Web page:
Meanwhile, France is winding down and reorienting its operations in the Sahel region after nine years. It has already withdrawn from three bases in northern Mali and is refocusing attention on the cities of Gao, Menaka and Niamey.

The 5,000 troops in the region will be reduced to half by 2023.


The Blood Drive

Lazy mice can reap the benefits of exercise without lifting a single claw, according to a new paper, but only if they get a transfusion from more athletic mice, which will then boost their brainpower, Science Magazine reported.

Previous studies have shown that exercise is beneficial for the brain as it helps the production of new brain cells, improves learning and memory, as well as soothes brain inflammation – which is believed to be a culprit for Alzheimer’s disease and other conditions.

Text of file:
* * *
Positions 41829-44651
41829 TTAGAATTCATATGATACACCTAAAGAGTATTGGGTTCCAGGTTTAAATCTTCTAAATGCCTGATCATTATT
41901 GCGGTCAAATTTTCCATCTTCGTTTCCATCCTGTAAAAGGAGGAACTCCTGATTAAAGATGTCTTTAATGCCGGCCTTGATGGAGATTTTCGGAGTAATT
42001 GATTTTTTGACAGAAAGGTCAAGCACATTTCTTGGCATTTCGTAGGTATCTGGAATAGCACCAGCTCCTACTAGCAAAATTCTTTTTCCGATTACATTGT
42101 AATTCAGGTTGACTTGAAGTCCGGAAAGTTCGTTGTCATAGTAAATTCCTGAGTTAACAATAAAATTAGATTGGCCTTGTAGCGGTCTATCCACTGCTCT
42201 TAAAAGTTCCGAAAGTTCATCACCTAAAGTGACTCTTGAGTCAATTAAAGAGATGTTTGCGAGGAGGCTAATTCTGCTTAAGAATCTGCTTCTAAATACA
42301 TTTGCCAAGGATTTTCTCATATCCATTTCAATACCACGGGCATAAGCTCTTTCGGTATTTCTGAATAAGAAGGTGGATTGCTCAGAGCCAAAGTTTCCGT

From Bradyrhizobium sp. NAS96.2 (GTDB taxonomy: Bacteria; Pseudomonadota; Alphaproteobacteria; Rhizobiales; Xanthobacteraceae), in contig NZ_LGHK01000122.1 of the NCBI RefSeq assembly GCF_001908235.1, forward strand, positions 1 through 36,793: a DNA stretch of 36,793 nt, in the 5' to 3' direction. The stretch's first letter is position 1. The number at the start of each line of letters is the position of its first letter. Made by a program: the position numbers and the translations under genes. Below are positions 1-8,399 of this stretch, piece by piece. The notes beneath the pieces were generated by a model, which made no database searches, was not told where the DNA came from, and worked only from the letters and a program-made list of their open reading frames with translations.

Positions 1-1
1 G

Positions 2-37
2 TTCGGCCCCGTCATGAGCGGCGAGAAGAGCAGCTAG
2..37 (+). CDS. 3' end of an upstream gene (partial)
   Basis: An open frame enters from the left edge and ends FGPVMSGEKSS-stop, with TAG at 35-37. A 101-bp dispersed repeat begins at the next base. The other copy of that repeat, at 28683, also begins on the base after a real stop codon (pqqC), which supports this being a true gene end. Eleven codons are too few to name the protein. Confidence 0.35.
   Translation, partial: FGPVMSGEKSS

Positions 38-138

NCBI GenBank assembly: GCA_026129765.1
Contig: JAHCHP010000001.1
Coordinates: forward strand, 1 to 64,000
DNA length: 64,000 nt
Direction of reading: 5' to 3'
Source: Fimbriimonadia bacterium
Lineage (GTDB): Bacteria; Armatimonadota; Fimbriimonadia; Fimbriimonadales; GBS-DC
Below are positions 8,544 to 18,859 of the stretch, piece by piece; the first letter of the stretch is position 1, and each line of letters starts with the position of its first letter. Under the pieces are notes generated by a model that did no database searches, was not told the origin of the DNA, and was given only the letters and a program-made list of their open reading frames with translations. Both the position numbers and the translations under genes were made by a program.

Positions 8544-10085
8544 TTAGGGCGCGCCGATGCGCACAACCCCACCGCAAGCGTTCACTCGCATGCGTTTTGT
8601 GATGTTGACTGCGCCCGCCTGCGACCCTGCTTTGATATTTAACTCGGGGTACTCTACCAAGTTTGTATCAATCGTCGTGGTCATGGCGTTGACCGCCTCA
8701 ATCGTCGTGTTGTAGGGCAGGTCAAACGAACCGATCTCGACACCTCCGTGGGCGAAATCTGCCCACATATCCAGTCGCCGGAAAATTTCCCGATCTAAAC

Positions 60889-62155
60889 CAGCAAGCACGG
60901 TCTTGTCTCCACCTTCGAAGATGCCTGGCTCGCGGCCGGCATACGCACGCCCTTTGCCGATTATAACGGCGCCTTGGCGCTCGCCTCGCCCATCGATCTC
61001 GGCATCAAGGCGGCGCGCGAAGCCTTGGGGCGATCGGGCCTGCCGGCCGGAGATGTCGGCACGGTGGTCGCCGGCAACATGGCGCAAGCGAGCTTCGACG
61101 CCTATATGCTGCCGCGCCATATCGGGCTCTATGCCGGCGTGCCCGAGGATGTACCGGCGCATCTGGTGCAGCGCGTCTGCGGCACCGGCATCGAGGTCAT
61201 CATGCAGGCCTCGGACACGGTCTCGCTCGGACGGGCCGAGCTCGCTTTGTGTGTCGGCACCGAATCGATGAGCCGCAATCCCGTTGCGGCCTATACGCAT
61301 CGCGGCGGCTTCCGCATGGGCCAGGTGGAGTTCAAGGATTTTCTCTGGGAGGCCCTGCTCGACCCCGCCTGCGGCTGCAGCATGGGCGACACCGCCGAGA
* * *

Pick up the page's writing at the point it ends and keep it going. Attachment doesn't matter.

In their experiments, researchers separated mice into an athletic group and inactive group: The athletic ones would run about six miles on their running wheels, while the slackers simply scurried around in their cage.

After 28 days, the team extracted blood plasma from both rodent groups and injected the substance into another group of non-exercising mice every three days for nearly a month.

The results showed that the runners’ plasma triggered many of the same brain effects as a month of exercise: The injected animals experienced boosted brain cell survival and performed better in memory tests than mice that received plasma from the idlers.

More tests showed that athletic plasma quieted multiple genes that stimulate inflammation.

The team said the plasma from the marathoners had four proteins that are integral to providing immunity and preventing inflammation, such as clusterin.